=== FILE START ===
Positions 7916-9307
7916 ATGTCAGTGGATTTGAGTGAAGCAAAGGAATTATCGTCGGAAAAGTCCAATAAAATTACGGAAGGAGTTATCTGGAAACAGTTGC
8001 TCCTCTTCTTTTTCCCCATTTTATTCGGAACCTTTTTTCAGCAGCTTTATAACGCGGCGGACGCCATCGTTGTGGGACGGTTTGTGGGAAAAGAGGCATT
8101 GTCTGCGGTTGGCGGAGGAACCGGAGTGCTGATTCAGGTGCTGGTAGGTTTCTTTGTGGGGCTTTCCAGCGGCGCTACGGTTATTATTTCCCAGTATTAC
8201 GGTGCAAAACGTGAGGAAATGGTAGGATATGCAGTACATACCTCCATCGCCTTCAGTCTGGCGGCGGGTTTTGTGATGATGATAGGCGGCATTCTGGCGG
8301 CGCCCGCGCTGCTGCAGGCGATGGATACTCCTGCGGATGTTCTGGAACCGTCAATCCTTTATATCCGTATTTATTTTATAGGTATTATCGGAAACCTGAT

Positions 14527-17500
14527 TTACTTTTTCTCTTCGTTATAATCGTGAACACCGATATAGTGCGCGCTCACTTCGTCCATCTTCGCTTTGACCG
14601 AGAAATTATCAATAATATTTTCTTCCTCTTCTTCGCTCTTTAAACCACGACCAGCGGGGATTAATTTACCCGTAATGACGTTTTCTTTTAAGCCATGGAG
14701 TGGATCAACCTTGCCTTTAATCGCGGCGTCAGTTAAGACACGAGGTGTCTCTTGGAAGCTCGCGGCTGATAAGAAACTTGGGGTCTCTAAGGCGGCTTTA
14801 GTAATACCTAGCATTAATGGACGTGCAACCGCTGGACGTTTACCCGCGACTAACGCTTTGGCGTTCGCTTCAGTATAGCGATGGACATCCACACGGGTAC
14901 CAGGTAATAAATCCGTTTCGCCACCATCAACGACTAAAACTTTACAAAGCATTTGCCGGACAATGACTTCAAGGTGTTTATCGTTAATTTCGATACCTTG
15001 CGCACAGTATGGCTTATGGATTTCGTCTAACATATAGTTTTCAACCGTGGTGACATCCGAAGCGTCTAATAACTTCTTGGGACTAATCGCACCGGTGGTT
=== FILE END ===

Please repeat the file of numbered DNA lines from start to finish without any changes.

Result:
Positions 7916-9307
7916 ATGTCAGTGGATTTGAGTGAAGCAAAGGAATTATCGTCGGAAAAGTCCAATAAAATTACGGAAGGAGTTATCTGGAAACAGTTGC
8001 TCCTCTTCTTTTTCCCCATTTTATTCGGAACCTTTTTTCAGCAGCTTTATAACGCGGCGGACGCCATCGTTGTGGGACGGTTTGTGGGAAAAGAGGCATT
8101 GTCTGCGGTTGGCGGAGGAACCGGAGTGCTGATTCAGGTGCTGGTAGGTTTCTTTGTGGGGCTTTCCAGCGGCGCTACGGTTATTATTTCCCAGTATTAC
8201 GGTGCAAAACGTGAGGAAATGGTAGGATATGCAGTACATACCTCCATCGCCTTCAGTCTGGCGGCGGGTTTTGTGATGATGATAGGCGGCATTCTGGCGG
8301 CGCCCGCGCTGCTGCAGGCGATGGATACTCCTGCGGATGTTCTGGAACCGTCAATCCTTTATATCCGTATTTATTTTATAGGTATTATCGGAAACCTGAT

Positions 14527-17500
14527 TTACTTTTTCTCTTCGTTATAATCGTGAACACCGATATAGTGCGCGCTCACTTCGTCCATCTTCGCTTTGACCG
14601 AGAAATTATCAATAATATTTTCTTCCTCTTCTTCGCTCTTTAAACCACGACCAGCGGGGATTAATTTACCCGTAATGACGTTTTCTTTTAAGCCATGGAG
14701 TGGATCAACCTTGCCTTTAATCGCGGCGTCAGTTAAGACACGAGGTGTCTCTTGGAAGCTCGCGGCTGATAAGAAACTTGGGGTCTCTAAGGCGGCTTTA
14801 GTAATACCTAGCATTAATGGACGTGCAACCGCTGGACGTTTACCCGCGACTAACGCTTTGGCGTTCGCTTCAGTATAGCGATGGACATCCACACGGGTAC
14901 CAGGTAATAAATCCGTTTCGCCACCATCAACGACTAAAACTTTACAAAGCATTTGCCGGACAATGACTTCAAGGTGTTTATCGTTAATTTCGATACCTTG
15001 CGCACAGTATGGCTTATGGATTTCGTCTAACATATAGTTTTCAACCGTGGTGACATCCGAAGCGTCTAATAACTTCTTGGGACTAATCGCACCGGTGGTT